For geology bloggers, one of the most interesting, and encouraging, things about 2010 was that two big geological organisations – the Geological Society of America and the American Geophysical Union – have started to grasp, and exploit, the potential of blogging and social media for science outreach and communication. Both are active on Twitter (GSA, AGU); the GSA has a group/guest blog, Speaking of Geoscience; and the AGU recently launched its own blog network. This recognition is an important step in encouraging wider acceptance of blogging in the geological community, and will hopefully encourage further growth of the geoblogosphere in the future.
In a further encouraging step, the AGU is holding a blogging workshop at next week’s 2010 Meeting in San Francisco. From the AGU meeting website:
Writing a science blog can help you spread the word widely about your research, engage those who share your scientific interests, enhance your ability to communicate about science you care about, and more. But a blog can also become a time sink, expose you to criticism, and otherwise spell trouble unless some simple cautions and good practices are followed. Learn why and how to successfully blog and use social media to create community —without the pitfalls— from a panel of experienced bloggers from academia, government, and the private sector.
Our part of the discussion will explore how a blog is a tool that can be used in several distinct ways, and address a range of difference audiences depending on one’s particular goals and preferences. Your goals could be public outreach, for yourself or your organisation; promoting discussions amongst peers, either in your lab group or the wider world; personal development of your writing and teaching skills.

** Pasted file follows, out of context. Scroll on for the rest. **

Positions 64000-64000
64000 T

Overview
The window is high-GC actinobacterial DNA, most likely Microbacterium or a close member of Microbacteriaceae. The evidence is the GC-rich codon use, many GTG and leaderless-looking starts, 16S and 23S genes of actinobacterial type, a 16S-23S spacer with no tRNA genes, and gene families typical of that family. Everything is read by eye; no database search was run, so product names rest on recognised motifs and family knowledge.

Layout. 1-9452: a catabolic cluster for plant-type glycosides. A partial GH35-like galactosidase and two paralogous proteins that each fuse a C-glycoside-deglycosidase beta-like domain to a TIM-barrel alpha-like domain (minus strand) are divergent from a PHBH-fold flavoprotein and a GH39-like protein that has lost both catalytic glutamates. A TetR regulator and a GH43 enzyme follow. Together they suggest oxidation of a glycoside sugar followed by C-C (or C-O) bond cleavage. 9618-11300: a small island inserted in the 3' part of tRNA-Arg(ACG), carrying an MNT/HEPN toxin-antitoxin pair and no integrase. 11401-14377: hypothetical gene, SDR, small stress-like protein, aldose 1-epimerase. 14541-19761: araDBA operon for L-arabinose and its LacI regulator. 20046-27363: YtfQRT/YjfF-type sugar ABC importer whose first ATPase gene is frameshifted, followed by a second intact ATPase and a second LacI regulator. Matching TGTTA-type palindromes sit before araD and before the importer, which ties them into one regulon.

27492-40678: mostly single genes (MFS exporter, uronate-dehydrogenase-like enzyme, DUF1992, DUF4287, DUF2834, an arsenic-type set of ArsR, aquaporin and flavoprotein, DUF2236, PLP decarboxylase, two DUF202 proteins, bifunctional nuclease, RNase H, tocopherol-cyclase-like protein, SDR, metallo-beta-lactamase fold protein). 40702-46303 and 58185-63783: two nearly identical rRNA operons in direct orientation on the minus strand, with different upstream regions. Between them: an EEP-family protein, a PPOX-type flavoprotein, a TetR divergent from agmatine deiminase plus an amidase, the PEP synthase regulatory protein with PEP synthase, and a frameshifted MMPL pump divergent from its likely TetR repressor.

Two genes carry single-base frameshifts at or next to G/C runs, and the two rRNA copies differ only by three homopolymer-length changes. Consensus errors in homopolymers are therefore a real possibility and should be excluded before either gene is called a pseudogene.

One important facet of this is that your goals and strategy may vary depending on your career status. A grad student or post-doc might be looking to engage with a different audience than a more senior faculty member, or someone who works in government or industry. This seemed like an area where some actual data would be useful, so Anne has put together a brief online poll to get some idea of why people blog. It’s only one question, and we invite anyone who blogs about subjects relevant to the AGU to take part.
Another thing we think we’d like to touch on is how your aims, your strategy, and your audience, may evolve (or co-evolve) with time. For example, Chris started Highly Allochthonous to develop his writing skills; but as he gradually built an audience and achieved quasi-stable employment in research, the outreach and peer interaction became far more important to him. We wonder if other people have seen their goals change over time? If so, perhaps you could discuss how in the comments. Hopefully some readers will also be able to join what looks to be an interesting discussion in San Francisco next Thursday afternoon.